In the absence of roads and marine infrastructure, air links are Nunavut’s lifeline. Although each community has an airstrip, smaller communities are limited in the number and size of aircraft they can accommodate. With assistance from Canada, Nunavut is investing in airport infrastructure at community airports and exploring options for expanding the capacity of the Iqaluit airport, a key gateway to the Territory.
Water/Sewage Treatment/Waste Management
Clean water and effective waste management are essential for any healthy community. Most Nunavut communities rely on trucked water and sewage. Where waste management facilities exist, they are usually inadequate. The Government’s Five Year Capital construction plan reflects these priorities. Communities maintain open-pit garbage sites where waste is burned. An important goal for the Government of Nunavut is the establishment of safer, healthier water and waste management practices throughout the Territory, based on technologies that are effective in permafrost and Arctic conditions.
High-speed Communications Networks
Nunavut relies exclusively on satellite networks for its bandwidth needs. This is many times more expensive than land-based, fibre optic or microwave relay bandwidth. The high cost of operating satellite-based services means that Nunavummiut do not have affordable access to broadband. The social and economic developmentof Nunavut depends on a reliable, affordable high-speed telecommunications network that makes communications – reliable email capable of transferring large files between users, video-conferencing, and interactive applications – possible. The Government is already using innovative approaches in the use of high-speed communications. The Telehealth system is one example. Broadband access has been established in all Nunavut communities.
Nunavut (the Inuktitut word for “our land”) was created April 1, 1999 as a result of the Nunavut Land Claims Agreement. For millennia a major Inuit homeland, Nunavut today is a growing society that blends the strength of its deep Inuit roots and traditions with a new spirit of diversity.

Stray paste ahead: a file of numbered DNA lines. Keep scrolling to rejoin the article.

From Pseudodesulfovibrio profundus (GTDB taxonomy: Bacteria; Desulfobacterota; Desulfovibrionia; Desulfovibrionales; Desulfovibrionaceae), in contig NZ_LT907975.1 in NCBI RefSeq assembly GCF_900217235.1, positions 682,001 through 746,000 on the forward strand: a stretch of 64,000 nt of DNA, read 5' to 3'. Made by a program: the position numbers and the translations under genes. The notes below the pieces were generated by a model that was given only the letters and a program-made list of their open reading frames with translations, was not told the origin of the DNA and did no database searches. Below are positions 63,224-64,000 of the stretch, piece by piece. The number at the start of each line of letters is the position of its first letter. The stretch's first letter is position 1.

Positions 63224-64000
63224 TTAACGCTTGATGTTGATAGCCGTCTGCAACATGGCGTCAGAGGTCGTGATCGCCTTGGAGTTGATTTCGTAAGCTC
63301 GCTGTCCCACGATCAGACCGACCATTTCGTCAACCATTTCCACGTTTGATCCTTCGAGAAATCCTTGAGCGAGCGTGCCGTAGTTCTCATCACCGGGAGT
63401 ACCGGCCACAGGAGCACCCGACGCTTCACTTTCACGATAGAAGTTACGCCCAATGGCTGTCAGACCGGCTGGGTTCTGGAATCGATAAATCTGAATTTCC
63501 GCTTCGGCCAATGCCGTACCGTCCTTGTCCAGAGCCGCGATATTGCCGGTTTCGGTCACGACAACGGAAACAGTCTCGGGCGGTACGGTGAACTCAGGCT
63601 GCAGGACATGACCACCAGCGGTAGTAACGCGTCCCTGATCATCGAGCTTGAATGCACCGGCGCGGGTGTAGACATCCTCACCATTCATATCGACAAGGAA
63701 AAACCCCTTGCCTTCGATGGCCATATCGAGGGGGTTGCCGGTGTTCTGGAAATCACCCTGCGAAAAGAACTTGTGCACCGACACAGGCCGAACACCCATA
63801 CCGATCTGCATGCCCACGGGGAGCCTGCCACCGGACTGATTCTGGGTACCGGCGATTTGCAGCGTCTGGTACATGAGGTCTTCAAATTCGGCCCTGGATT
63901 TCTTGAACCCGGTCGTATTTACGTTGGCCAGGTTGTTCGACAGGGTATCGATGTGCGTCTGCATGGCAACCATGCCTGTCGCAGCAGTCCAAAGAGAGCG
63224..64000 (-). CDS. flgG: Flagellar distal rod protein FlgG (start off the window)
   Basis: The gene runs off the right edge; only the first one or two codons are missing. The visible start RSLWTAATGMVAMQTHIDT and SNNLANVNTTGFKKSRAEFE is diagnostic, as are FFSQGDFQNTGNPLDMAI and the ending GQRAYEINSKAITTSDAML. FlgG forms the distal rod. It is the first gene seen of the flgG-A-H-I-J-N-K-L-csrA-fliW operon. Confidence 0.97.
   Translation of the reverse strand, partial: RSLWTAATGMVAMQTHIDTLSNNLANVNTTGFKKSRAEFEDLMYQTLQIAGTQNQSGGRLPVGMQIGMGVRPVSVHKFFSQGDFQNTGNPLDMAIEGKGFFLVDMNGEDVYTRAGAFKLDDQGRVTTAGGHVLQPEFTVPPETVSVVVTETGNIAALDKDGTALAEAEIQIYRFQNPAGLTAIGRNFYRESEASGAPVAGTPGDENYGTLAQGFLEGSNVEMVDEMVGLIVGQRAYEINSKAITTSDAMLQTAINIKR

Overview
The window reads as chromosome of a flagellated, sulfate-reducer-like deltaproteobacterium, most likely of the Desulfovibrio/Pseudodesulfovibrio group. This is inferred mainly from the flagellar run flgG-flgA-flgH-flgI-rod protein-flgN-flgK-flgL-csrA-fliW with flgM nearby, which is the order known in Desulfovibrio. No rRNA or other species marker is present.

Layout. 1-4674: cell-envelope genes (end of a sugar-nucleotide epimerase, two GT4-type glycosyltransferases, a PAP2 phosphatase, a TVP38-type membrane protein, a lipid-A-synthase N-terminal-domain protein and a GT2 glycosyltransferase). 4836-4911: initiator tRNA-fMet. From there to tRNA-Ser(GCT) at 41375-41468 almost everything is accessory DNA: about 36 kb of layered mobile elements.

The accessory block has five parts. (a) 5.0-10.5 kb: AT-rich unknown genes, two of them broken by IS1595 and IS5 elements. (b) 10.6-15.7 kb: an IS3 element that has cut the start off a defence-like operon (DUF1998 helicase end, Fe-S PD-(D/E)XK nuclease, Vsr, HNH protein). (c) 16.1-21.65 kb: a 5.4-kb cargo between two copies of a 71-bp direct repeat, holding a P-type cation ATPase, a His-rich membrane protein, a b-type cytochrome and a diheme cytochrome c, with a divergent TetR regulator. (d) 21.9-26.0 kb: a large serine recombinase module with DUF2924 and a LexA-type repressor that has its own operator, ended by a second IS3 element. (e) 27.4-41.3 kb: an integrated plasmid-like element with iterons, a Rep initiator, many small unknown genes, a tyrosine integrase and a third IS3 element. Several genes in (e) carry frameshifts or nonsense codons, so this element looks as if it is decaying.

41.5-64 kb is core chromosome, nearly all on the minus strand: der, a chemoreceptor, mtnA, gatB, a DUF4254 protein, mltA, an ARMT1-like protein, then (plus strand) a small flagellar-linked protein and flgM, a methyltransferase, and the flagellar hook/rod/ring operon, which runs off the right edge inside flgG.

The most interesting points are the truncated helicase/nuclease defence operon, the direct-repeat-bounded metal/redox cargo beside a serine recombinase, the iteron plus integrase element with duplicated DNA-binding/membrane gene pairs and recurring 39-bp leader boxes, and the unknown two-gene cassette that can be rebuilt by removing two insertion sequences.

It is a territory that spans the two million square kilometres of Canada extending north and west of Hudson’s Bay, above the tree line to the North Pole. With landscapes that range from the flat muskeg of the Kivalliq to the towering mountain peaks and fiords of North Baffin, it is a Territory of extraordinary variety and breathtaking beauty.
With a median age of 22.1 years, Nunavut’s population is the youngest in Canada. It is also one of the fastest growing; the 2001 population of just under 29,000 represents an increase of eight per cent in only five years. Inuit represent about 85 percent of the population, and form the foundation of the Territory’s culture. Government, business and day-to-day life are shaped by Inuit Qaujimajatuqangit, the traditional knowledge, values and wisdom of Nunavut’s founding people.
Our 26 communities range in size from tiny Bathurst Inlet (population 25) to Iqaluit, the capital (population almost 6,000). Grise Fiord, the northernmost settlement, lies at 78 degrees north: the hamlet of Sanikiluaq in the Belcher Islands is actually further south than Ontario’s northern border. None are accessible by road or rail; everything, from people to fuel to food, arrives by plane or sealift. This physical isolation accounts for the highest cost of living in Canada, reflected in prices throughout the Territory.
The largest employer in Nunavut is government – federal, territorial, and municipal. But new jobs are rapidly emerging in the mining and resource development sectors. Important growth is also occurring in the tourism sector, in fisheries, and in Inuit art such as carvings and prints.
The realization of Nunavut’s full economic potential will, in part, be contingent upon the improvement of the territory’s infrastructure. Existing housing, sewage and waste management, transportation and telecommunications systems are already stretched beyond their limits, and will come under even greater pressure from Nunavut’s growing population.
With four languages (Inuktitut, Inuinnaqtun, English and French), an area one-fifth the size of Canada, and a population density of one person per 70 km sq., the creation of Nunavut has called for innovative approaches to the delivery of virtually every aspect of government programs and services.
From health to education, from justice to the structure of the Legislative Assembly, the institutions and structures that define Nunavut are designed to meet the needs of a unique people in a unique land.
The challenges are many; but in partnership with Canada, and building on the strength and energy of its people, Canada’s newest Territory looks to the future with confidence and hope.
For further information about Nunavut, please contact Government of Nunavut Communications (867) 975-6000